Taggart Says He’s Done With The Clarion-Ledger
In a post on the Clarion-Ledger’s Red/ Blue blog last night, Andy Taggart said he is done with the blog and the newspaper.
“When Sid Salter was still at the Clarion-Ledger, I was at least willing to continue to soldier on, because I had the sense that there was one voice of middle-of-the-road values who was pushing back against the left wing mantra of Gannett at the Clarion-Ledger. Now that Sid is gone, the balance is also gone…I’m done with them. Good night, and good riddance.” Taggart wrote.
Taggart’s specific, or at least most recent, beef was with the paper’s lead story, “Republicans kill Obama jobs bill.”
If Republicans and conservatives could essentially not cooperate with the paper ala Democrats and Fox News it wouldn’t be the worst thing in the world.
And certainly there is no denying the leaning of the state’s largest paper. The editorial director of the paper, David Hampton, certainly doesn’t hide his liberal feelings. Every column you know what you’re going to get. Fair enough…there is a conservative to balance that right?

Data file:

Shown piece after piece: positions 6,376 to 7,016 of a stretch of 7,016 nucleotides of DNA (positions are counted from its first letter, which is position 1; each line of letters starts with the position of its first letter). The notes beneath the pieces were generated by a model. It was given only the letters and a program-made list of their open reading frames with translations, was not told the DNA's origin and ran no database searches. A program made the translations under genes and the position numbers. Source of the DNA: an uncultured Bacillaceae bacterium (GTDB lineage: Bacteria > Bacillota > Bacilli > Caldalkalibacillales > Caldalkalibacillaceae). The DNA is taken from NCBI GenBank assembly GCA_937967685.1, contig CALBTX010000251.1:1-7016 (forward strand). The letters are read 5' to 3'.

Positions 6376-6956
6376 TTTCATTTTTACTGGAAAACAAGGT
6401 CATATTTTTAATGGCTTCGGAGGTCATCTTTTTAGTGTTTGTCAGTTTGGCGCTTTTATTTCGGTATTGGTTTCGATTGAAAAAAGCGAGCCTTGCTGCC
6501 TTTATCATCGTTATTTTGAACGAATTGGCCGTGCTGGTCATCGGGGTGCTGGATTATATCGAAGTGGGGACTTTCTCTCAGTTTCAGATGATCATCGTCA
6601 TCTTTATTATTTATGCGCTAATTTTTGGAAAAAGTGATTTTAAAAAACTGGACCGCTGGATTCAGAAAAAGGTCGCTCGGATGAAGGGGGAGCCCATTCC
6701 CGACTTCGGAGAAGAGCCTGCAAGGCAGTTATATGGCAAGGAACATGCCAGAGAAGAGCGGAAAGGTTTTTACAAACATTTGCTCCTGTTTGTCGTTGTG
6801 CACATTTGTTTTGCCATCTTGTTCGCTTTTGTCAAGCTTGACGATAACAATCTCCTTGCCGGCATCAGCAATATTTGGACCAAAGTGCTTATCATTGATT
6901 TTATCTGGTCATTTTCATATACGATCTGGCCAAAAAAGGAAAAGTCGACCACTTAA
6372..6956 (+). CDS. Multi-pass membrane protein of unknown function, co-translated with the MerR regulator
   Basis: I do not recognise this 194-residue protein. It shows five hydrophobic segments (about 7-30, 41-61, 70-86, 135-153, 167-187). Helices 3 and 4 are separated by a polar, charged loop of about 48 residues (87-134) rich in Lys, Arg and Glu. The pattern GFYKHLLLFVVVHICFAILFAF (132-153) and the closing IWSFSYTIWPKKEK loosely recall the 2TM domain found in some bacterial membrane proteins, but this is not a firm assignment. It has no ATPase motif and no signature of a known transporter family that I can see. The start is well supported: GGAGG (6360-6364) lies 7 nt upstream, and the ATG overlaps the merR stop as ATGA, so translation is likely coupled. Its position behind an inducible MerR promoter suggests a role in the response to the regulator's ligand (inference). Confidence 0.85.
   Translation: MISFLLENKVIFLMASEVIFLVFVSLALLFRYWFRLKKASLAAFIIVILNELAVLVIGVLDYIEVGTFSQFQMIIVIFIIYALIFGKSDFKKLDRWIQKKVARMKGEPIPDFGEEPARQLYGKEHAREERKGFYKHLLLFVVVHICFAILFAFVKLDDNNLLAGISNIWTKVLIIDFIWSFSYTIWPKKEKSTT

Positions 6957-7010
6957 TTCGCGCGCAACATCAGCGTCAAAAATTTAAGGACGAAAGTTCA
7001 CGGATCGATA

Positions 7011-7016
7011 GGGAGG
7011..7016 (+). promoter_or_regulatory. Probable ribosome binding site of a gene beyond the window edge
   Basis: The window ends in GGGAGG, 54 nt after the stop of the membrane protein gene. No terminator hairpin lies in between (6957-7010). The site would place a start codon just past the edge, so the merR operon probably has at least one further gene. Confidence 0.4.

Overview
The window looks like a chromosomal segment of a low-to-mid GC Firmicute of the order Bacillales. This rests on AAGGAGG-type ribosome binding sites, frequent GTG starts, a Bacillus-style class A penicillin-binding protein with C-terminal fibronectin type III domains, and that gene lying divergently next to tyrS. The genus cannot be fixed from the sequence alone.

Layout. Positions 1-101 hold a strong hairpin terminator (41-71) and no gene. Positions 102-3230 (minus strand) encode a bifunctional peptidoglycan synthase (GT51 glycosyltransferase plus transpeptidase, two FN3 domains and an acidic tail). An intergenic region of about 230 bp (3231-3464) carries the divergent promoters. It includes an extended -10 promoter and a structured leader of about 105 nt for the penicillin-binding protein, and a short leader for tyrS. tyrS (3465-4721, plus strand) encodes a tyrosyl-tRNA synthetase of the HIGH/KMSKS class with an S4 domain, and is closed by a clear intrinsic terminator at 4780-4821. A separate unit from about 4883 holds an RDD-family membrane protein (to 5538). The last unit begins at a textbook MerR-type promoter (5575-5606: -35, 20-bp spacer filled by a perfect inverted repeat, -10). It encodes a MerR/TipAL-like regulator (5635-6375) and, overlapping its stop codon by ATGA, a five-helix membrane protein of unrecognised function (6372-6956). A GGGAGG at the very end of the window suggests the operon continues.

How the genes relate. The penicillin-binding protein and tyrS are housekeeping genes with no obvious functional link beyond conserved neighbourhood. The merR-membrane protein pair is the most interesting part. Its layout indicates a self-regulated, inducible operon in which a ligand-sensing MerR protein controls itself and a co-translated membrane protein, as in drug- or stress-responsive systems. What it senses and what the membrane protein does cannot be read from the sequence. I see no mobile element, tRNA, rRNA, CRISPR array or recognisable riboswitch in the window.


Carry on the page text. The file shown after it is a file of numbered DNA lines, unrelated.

Regular guest columnists include the likes of Bill Minor, an older and more bitter version of Hampton and Joe Atkins, a journalism professor at Ole Miss indoctrinating the next round of Hampton’s and Minor’s. Salter also still serves as a contributor, and as he long has been, is probably the most conservative voice among regular statewide columnists that the paper will offer, but I wouldn’t necessarily consider him a counter to Hampton. Even when he was a regular employee of Gannett. He was more conservative than the paper as a whole, but he wasn’t there to simply offer a rebuttal to the liberalism that drives the day.
And when you look beyond the Clarion-Ledger, look at the other columnists. Most are just traditional reporters who you can’t pin down, at least from my perspective. This includes Charlie Mitchell, Lloyd Gray, Bobby Harrison, Bill Crawford and others. Nothing wrong with that.
You can find conservatives around the state. Cory Wilson and Brian Perry write regular columns for the Madison County Journal. And there are others here and there. Just apparently none are worthy of a statewide gig. At least not as long as Hampton is running things.
But after all, a mere 51 percent of residents in the state consider themselves conservative. Why bother giving them a platform?